Guest Expert

Change Starts with You: Seizing the Reins  

Sneak Preview! We are thrilled to share an excerpt about how you can start change as a parent for your family from the brand new book of our friend and colleague, Mark Bertin, MD. “Mindful Parenting for ADHD: A Guide to Cultivating Calm, Reducing Stress, and Helping Children Thrive” is essential reading!  

Change Starts with Parents – Adjusting Mindset

“When a child lags behind her peers in speaking, adults instinctually adjust their own language and expectations. If a child is slow in learning to walk, they offer support without prodding her to catch up all at once. For children with ADHD, delayed performance or age-inappropriate behavior is often misattributed to lack of effort or not caring. Yet as with any developmental delay, ADHD requires that adults create appropriate interventions that can help children find their way.

It's normal that parents living with ADHD may feel frustrated, disappointed, or overwhelmed by a child's behavior, but a general concept holds true: if you expect something new to happen today without changing your approach, you're likely to increase your suffering. If your child's ADHD causes some kind of challenge that comes up repeatedly, you need to address it to create an opportunity for change.

By releasing expectations about what's age appropriate, you can recognize your child's capabilities as they currently are. While kids may outgrow certain issues with enough time, you can't expect more rapid progress without an effective plan. Instead of wrestling with how your child should be or should act, you can frame ADHD as a delay in acquiring a particular skill set.

One common trigger of problematic behavior is asking a child with ADHD to do something beyond her current capabilities. If she can't get ready for school without reminders, expecting her to do so will lead to a battle. If scholastic demands overestimate her present level of independence in completing assignments, she'll struggle in school. On the other hand, if you do nothing more than adjust the environment to help your child manage her ADHD, behavioral and academic improvements will follow.

Seeing ADHD as a disorder of self-management that manifests uniquely for each child allows for clear-sighted parenting. Whether your child has trouble shifting attention when playing, has a horrendously messy room, or never manages to bring the right books home to complete homework assignments, remember that these behaviors are symptoms of ADHD. Rather than punishing such behavior, you can develop a plan to support your child's success in overcoming it.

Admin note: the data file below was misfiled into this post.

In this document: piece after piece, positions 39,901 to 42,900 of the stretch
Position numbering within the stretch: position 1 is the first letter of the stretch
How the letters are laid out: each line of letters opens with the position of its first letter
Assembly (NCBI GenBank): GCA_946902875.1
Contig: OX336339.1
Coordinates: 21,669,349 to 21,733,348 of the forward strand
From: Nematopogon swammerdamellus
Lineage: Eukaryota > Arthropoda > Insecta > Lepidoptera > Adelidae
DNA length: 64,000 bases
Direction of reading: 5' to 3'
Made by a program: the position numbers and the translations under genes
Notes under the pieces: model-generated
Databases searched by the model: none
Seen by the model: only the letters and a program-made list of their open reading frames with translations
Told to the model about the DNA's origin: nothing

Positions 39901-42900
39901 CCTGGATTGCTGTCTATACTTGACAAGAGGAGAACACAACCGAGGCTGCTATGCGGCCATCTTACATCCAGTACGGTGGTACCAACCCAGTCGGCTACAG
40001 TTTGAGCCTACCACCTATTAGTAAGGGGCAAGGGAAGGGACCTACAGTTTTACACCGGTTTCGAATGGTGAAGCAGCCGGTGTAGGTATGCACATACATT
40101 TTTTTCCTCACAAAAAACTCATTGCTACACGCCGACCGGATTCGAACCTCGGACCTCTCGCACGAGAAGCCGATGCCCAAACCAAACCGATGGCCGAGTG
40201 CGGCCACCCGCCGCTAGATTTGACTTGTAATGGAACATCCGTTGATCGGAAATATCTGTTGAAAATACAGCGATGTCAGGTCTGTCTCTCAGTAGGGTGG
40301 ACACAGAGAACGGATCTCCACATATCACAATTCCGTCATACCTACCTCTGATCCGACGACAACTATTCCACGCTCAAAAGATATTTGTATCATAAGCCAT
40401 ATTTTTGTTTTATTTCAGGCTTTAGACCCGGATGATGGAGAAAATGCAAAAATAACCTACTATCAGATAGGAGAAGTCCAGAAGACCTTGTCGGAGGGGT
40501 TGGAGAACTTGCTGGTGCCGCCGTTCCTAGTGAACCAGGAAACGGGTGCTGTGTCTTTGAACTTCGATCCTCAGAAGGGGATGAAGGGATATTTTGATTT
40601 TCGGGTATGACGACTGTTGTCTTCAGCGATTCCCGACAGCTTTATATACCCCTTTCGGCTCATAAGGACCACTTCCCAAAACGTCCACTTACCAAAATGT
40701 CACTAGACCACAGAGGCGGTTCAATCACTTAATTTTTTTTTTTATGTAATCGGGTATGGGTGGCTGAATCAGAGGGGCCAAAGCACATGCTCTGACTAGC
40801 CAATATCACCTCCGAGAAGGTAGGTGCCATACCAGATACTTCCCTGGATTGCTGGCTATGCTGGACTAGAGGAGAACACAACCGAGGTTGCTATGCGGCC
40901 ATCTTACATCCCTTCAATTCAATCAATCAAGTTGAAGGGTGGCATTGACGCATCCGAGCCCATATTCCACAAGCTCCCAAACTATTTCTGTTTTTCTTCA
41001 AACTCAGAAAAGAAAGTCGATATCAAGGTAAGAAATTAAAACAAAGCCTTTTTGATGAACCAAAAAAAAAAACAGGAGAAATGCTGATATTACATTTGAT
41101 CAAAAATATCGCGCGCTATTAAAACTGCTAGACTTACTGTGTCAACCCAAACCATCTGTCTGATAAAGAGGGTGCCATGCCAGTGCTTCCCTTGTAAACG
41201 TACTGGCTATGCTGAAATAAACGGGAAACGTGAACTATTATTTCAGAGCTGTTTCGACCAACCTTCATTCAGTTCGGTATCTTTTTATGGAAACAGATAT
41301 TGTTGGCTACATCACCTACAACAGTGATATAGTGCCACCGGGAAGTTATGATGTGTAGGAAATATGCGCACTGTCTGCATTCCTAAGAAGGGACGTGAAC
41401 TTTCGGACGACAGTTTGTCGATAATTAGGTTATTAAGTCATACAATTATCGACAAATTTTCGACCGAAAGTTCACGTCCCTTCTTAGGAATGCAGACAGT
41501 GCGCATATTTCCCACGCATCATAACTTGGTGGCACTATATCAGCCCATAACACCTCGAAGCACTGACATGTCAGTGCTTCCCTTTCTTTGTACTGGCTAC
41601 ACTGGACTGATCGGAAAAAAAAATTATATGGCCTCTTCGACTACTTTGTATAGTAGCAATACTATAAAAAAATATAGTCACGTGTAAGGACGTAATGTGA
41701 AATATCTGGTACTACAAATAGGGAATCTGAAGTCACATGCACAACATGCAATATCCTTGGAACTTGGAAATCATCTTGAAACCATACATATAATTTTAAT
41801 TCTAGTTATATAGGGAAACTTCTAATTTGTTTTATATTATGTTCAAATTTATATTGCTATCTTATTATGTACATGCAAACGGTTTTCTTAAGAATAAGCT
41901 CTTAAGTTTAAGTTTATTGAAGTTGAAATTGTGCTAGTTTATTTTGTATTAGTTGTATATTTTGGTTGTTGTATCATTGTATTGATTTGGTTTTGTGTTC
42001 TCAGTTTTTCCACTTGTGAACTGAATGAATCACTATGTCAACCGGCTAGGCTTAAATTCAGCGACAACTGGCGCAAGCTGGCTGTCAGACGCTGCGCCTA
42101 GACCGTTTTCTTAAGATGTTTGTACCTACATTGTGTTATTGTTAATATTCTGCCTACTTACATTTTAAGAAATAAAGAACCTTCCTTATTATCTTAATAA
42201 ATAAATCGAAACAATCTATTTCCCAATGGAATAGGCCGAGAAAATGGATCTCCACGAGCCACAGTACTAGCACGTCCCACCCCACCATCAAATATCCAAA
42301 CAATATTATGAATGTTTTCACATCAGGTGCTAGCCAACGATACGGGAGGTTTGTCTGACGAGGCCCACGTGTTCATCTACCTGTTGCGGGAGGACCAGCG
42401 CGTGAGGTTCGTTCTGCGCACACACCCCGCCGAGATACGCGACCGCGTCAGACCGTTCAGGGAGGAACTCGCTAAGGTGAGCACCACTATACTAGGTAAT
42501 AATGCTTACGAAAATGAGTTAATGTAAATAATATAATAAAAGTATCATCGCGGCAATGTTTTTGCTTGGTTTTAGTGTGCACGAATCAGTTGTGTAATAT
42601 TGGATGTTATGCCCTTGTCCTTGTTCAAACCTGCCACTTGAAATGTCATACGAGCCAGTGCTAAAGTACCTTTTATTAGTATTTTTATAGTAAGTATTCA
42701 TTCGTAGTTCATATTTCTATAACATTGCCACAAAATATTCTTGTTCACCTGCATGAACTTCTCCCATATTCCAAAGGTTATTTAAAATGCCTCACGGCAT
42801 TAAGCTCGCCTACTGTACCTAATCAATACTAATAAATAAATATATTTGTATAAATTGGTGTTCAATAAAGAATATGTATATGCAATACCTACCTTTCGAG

From what we say and how we say it to what we do and choose not to do, all our actions have implications. This fact underlies basic behavior management strategies.

You can reinforce and strengthen appropriate behaviors with positive feedback. You can decrease undesired behaviors by ignoring them or offering corrective feedback. These actions will educate your child by creating consistent messages about the effects of her choices. In this way, you can seize the reins from ADHD.

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Practice: Fifteen Breaths 

As you journey deeper into understanding your child's ADHD and learning to manage it, continue to remain aware of yourself. Notice when you feel agitated, shut down, or exhausted. Those feelings may come and go, but they're as real as the neurology of ADHD. In the midst of building a plan to manage your child's ADHD, continue to emphasize the work you began in the previous chapter: taking care of yourself.

Finding even a few moments of downtime to rest, exercise, or talk with a friend can be challenging for a parent. Another way to carve out a break is to take fifteen mindful breaths (Gunaratana 2014); it only takes about sixty seconds. When you begin feeling rattled or exhausted, or when transitioning from one part of your day to the next, there's almost always a minute to be had.

To do this practice, focus on your next fifteen breaths without striving to make anything
happen beyond observing and letting go. Expect distracted thoughts and everything else that tugs at you. When your mind drifts, come back to wherever you left off counting. In an unforced way, bring your attention back to the moment and your breathing as often as need be.

So much of anxiety and mental fatigue stems from getting hooked by thoughts: to-do lists, fears, regrets, and on and on. The mind has a hard time letting go of whatever feels off. Without trying to suppress these thoughts, practice letting go of them for a moment. Amidst a hectic day, allow yourself the opportunity to not do or plan or fix anything for fifteen breaths. In this mindful minute, you can regroup and redirect yourself.

Reprinted with permission: New Harbinger Publications, Inc.
Copyright © 2015 by Mark Bertin

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